Water utilities across the country are recognising the importance of proper water supply management, and have been adopting various initiatives to operate more efficiently. Urban local bodies (ULBs) in major Indian cities have started deploying advanced technological solutions to ensure greater efficiency in water supply management. Technologies such as supervisory control and data acquisition (SCADA) systems, geographic information systems, satellite surveillance and remote sensors are being actively deployed by ULBs.
Many water utilities are also working towards increasing their metered networks to monitor water consumption, reduce water losses and increase revenue collection. The adoption of smart meters is also gaining traction in key Indian cities with high populations. These meters are enabling utilities to charge users based on their actual consumption and promoting water conservation. Further, smart meters are enabling utilities to measure water consumption remotely and ensure service continuity during the Covid-19 pandemic, as door-to-door meter reading has become difficult.
Another major initiative being undertaken by various ULBs is the conservation of fresh water through measures such as mandatory rainwater harvesting (RWH) and use of recycled wastewater for non-potable purposes. RWH is a traditional means of water management, and one of the most effective in densely populated cities. In a bid to create greater awareness about the importance of freshwater conservation, RWH campaigns are being organised by the Ministry of Water Resources in several cities. Besides, city corporations have passed various regulations to make sure that RWH is undertaken on a large scale at the community level.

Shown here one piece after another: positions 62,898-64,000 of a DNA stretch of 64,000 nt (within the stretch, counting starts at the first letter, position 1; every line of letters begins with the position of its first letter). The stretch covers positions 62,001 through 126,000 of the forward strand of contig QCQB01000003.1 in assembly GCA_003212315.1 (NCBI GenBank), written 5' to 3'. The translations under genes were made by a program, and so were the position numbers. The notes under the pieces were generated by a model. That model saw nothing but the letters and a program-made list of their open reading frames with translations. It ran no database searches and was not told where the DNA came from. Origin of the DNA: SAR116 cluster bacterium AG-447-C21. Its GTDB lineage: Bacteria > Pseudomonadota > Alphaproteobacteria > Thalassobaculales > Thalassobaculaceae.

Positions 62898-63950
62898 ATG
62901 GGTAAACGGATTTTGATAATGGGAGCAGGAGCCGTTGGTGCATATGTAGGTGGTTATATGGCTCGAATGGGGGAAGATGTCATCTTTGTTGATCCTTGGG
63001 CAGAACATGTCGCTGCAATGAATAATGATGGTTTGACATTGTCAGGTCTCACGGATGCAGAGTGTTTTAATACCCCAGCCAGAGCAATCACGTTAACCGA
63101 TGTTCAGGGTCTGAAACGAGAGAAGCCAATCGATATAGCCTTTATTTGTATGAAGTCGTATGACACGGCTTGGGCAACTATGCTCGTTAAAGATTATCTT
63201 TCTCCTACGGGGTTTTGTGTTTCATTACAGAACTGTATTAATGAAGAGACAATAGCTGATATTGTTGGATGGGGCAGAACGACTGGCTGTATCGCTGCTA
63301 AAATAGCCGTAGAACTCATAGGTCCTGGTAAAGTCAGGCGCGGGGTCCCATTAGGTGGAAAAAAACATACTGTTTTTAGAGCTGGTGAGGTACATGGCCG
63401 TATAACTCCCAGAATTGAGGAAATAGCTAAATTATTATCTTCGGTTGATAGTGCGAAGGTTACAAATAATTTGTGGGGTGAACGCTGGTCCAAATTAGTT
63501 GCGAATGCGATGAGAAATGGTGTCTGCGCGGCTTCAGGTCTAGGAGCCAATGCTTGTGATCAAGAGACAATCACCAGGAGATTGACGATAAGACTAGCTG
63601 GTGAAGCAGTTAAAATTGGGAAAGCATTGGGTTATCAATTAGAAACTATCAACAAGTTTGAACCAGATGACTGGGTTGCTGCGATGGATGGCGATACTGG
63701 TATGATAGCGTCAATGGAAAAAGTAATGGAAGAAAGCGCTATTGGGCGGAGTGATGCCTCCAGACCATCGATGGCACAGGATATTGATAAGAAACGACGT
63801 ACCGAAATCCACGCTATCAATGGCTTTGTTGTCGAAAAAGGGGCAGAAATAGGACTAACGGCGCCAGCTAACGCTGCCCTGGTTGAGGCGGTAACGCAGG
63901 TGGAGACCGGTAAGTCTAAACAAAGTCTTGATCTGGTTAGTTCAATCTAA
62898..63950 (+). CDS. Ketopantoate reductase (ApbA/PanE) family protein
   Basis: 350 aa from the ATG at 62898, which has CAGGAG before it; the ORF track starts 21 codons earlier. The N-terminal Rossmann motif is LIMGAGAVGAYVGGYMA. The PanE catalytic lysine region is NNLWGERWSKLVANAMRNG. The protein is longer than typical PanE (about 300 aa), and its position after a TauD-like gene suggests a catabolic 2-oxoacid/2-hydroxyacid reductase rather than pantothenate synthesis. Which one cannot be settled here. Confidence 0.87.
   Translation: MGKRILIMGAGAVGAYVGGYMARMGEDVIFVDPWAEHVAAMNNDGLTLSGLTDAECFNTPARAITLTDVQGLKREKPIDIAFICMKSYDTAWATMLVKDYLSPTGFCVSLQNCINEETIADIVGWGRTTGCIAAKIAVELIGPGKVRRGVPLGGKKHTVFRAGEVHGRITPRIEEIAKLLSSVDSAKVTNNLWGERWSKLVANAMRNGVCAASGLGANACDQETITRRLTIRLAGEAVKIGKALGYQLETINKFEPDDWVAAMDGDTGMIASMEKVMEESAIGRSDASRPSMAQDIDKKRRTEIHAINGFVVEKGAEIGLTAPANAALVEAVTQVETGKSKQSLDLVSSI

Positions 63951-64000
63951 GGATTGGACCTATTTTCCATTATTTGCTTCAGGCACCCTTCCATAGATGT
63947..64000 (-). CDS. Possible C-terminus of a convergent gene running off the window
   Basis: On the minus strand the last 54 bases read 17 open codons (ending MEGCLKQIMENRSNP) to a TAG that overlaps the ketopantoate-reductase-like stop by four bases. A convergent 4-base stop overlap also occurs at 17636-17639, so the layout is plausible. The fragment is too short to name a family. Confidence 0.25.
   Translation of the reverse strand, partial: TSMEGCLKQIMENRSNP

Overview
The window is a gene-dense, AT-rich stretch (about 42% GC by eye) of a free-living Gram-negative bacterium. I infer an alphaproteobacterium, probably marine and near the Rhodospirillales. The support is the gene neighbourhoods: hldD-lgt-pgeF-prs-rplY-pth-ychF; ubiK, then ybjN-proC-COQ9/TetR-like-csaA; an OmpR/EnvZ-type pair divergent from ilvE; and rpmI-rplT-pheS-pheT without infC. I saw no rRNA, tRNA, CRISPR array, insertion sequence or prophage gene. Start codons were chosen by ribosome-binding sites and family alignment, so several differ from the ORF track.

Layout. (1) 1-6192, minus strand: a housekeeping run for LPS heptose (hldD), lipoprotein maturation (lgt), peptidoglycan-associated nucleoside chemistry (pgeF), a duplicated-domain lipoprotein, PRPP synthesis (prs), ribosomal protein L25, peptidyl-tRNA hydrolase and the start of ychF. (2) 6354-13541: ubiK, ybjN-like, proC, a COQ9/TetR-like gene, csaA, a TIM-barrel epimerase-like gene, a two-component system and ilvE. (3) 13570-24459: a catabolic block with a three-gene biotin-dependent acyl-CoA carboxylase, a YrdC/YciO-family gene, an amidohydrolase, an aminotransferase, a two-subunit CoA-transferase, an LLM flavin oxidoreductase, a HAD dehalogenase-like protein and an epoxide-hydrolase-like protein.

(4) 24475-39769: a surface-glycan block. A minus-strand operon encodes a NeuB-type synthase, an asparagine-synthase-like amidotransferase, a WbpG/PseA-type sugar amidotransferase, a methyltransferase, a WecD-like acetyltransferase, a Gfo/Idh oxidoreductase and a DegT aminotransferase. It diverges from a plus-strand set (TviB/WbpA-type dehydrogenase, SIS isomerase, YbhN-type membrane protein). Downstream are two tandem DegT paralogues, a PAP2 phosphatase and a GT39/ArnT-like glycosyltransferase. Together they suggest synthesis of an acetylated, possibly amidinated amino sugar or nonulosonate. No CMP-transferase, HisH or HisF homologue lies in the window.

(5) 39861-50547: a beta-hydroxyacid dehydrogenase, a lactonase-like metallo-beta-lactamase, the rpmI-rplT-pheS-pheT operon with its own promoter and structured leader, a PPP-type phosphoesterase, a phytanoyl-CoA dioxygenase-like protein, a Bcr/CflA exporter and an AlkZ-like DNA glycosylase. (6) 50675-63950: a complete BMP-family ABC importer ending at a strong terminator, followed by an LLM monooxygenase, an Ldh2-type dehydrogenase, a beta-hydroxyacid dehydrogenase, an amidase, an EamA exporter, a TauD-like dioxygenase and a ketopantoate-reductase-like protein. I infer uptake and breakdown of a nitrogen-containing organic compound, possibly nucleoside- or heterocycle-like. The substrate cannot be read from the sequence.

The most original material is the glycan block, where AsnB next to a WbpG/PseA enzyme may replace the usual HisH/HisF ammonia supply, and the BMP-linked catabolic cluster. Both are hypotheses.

ULBs are also looking at new business models to ensure the profitability and viability of water and wastewater projects. In this regard, ULBs have started working with private players to take advantage of their technical expertise and financial resources. So far, the involvement of the private sector in water supply management has been fruitful, as ULBs have been able to increase their network coverage and improve their service quality.
On the technological front, several Indian cities have been introducing digital solutions in water and wastewater management. In Karnataka’s Koppal district, ABB has agreed to provide digital water management solutions. The project is being led by L&T Construction for the Karnataka government, and will be using ABB’s end-to-end solutions to help the local water authority to track, measure and optimise water use in the district. The solution includes 635 flowmeters and a SCADA system to monitor and analyse daily flow consumption patterns. It will also identify possible leaks and notify the central control room on a real-time basis. Currently, ABB flowmeters are also operating in cities such as Delhi, Bengaluru, Surat, Ranchi, Kolkata, Udaipur and Chennai.
The union government has also directed all users drawing groundwater to install water flow meters to reduce misuse. It has been stated that a penalty will be levied on any user drawing groundwater without a digital meter. In September 2020, the Central Ground Water Authority (CGWA) issued a set of guidelines to control and regulate groundwater extraction in India. Moreover, the CGWA called for the installation of digital water flowmeters with telemetry systems.
The Delhi Jal Board has decided to establish a state-of-the-art real-time monitoring system for the city’s water supply infrastructure, and ensure the proper functioning of water treatment plants through the SCADA system. The SCADA system will provide details such as pressure and flow of water at important locations in the city’s water supply system. DJB is planning to install about 3,200 flowmeters for water auditing of primary and secondary systems up to the district metered area level. Currently, around 3,192 flowmeters have been installed and are being integrated with the SCADA centre.